Generally it was a very bad year for American athletic ideals. Our losers, who were numerous, rather than taking defeat gracefully, bellyached piteously. Our winners, who were much rarer, tended to be of the Fischer type. The most important one after Fischer was Mark Spitz, who already had the reputation of being the spoiled brat of swimming. At the Olympics he quarreled with his teammates, who said they would rather have beaten him than any foreigner, hot-dogged in victory and then went home, not to talk to boys clubs about what he owed to swimming, but to talk to business agents about converting his seven medals into half a million dollars worth of endorsements. Wilt Chamberlain was a winner, and nobody has ever associated him with mouthing the proper pieties of life. And lest we forget, Duane Thomas, a speechless rebel who has declined to play his game again, was the hero of the Super Bowl.
Billie Jean King was the only American woman to have much professional athletic success. We have some strong notions about ideal female winners, even though most great women athletes have been very hard of mind and body. Reporters used to ask Mildred (Babe) Zaharias about her favorite recipes. They continue to force teddy bears on gritty teen-age swimmers and are delighted to see lace on the underwear of tennis players. In general, we do our best to mold women athletes into femmes frivolous. Billie Jean has already badly compromised this image by publicly advocating abortion on the basis of personal experience. When she won the U.S. Open Championship at Forest Hills, she did not simper but gave a strong women's-rights speech, saying she was not going to defend her title again unless given a chance to earn as much money as the men.
Vince Matthews was an Olympic winner, but he was patently impossible; he scratched and chatted while The Star-Spangled Banner was played. Dave Wottle, who won the gold in the 800, was not bad, except for that damn hat. Here and there you could find a stray archer or wrestler who seemed to come up to specifications, but even in these low-prestige neighborhoods of the sporting world there were surprises. Dan Gable was the best American wrestler in the Olympics. At first it seemed he would be fine, being a well-set-up, short-haired white boy from Iowa. But at close view he was unsettling. He had a zealot's face, said he worked seven hours a day, 365 days a year, that his whole life had been devoted to wrestling; everything else was incidental. He was all grunt, strain and monomania.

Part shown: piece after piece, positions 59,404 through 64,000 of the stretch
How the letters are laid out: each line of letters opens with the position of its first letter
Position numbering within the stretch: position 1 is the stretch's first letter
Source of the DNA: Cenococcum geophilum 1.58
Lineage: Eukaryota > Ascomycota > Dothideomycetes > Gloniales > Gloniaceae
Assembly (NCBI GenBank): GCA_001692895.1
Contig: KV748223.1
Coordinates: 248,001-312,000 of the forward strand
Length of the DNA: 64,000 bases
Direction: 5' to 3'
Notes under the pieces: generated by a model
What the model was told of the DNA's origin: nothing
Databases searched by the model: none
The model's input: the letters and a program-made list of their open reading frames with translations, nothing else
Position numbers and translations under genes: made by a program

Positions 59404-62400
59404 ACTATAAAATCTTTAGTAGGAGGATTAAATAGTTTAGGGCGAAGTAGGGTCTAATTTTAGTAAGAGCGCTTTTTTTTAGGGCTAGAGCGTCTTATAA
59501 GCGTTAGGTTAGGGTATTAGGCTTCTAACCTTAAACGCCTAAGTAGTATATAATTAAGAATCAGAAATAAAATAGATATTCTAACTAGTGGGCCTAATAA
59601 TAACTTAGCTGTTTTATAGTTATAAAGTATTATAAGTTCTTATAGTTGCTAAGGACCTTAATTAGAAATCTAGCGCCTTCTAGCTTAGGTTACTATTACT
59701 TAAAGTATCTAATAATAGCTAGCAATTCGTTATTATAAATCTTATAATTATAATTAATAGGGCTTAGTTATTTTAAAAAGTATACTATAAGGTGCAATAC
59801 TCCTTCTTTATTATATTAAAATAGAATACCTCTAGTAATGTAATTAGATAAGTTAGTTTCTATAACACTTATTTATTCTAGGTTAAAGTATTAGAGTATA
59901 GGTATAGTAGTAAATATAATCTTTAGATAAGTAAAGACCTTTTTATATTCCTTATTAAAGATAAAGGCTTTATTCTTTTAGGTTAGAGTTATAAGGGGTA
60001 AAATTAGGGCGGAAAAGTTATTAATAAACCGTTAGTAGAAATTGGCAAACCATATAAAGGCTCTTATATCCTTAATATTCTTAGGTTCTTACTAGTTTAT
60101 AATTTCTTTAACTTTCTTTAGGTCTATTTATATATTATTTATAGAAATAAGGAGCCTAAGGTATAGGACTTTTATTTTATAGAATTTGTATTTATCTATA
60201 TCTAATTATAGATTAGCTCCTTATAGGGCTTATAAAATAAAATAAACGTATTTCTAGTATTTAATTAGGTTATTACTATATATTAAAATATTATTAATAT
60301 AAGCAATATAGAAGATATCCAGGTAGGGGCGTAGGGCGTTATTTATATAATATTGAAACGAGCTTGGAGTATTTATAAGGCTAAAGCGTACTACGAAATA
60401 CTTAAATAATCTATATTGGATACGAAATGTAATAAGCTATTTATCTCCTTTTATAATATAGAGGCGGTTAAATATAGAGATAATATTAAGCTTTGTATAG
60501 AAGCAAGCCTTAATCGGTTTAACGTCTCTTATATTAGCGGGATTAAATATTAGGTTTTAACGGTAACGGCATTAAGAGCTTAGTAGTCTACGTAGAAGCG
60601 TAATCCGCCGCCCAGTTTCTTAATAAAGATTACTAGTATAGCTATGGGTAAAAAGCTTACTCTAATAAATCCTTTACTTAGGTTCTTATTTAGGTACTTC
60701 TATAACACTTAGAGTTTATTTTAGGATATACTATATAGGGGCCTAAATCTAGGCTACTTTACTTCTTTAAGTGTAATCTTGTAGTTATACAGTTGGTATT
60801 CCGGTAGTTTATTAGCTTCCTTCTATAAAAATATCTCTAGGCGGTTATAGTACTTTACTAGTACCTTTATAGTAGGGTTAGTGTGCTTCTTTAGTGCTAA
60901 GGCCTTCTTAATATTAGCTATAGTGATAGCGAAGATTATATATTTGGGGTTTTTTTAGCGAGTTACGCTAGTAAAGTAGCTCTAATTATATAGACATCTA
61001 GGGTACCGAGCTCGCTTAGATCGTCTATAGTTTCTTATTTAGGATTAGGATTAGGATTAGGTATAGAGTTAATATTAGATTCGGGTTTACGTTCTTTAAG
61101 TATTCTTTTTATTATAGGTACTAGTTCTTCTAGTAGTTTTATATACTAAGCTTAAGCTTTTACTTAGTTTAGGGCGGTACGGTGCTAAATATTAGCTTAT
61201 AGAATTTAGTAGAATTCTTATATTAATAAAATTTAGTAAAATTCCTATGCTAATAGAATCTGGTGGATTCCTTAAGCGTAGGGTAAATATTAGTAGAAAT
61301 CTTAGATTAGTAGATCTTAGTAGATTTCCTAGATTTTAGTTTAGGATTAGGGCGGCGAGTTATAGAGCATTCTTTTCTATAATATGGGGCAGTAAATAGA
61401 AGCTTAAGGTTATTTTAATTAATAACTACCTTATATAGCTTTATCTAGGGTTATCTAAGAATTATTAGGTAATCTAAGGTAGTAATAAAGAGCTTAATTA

Our idealized image of a sports hero comes from an era when notable, or at least noted, sporting feats were accomplished by members of the small affluent class. While such old-fashioned sportsmen are no longer prominent in games themselves, the old attitudes and traditions are still much admired by the class of men who tend to run things. Long after it had become evident that good athletes did not have to reflect those virtues and values, Big Sport institutions have continued to try to fit their star performers into the archaic traditions and to make others believe that they did indeed fit.
The ridiculousness of all of this should now be apparent. If we want to continue to admire athletic winners (other than ersatz institutional ones), we had better learn to admire the virtues of people like Fischer, Spitz, King and Gable. Sports having been opened to all classes and competition having become so international that it is possible to have true world championships, winners will very probably be increasingly temperamental and personally aggravating. They will tend to be single-minded fanatics and often physiological and psychological freaks. Their personalities will be lopsided. Few will be models of conventional good manners or deportment. As athletic geniuses, High Sport winners will be very different from the rest of us and will not give a fig for our fantasies.
THE BEST EVENT
Jim is a college track coach and tennis partner. He said one late summer morning, "I heard about a 9.7 sprinter nobody has signed. He is going to run in Winchester tonight at an all-comers. I'd like to take a look. You want to go along?"
The college where Jim coaches is small and not affluent. He cannot bid for the 9.4 studs or even the 9.7 ones with a reputation. When the burners have all been bought by the big institutions, Jim begins sifting through the remainders like a housewife at the final day of an August bargain sale. In addition to unknown 9.7s he looks for 9.9s who have performed on bad tracks and had little coaching, for 9.6s who pulled hamstrings in their junior year, have not run since and have been passed over by the big spenders as damaged goods.
"Maybe I could round up a few of the girls," I said. (Yes, another of my buddies is the coach of a girls track team.) "They haven't done any real work since the Nationals and the Olympic Trials, and they are complaining about being bored. They could go down just for the fun of it and it would give us something to do, be a good cover." (Track coaches without entries at a meet are like canoeists without paddles; they always feel conspicuous and foolish.)
What with visiting cousins, vacations and baby-sitting, there were only four girls available on short notice—a pentathlete, two half-milers and a 13-year-old high jumper. So we scooped them up and drove through the soft yellow evening of the Shenandoah Valley to Winchester, Va. The track was rough, the lights feeble, the mosquitoes formidable. The Winchester All-Comers turned out to be the best event, bar none, of the year.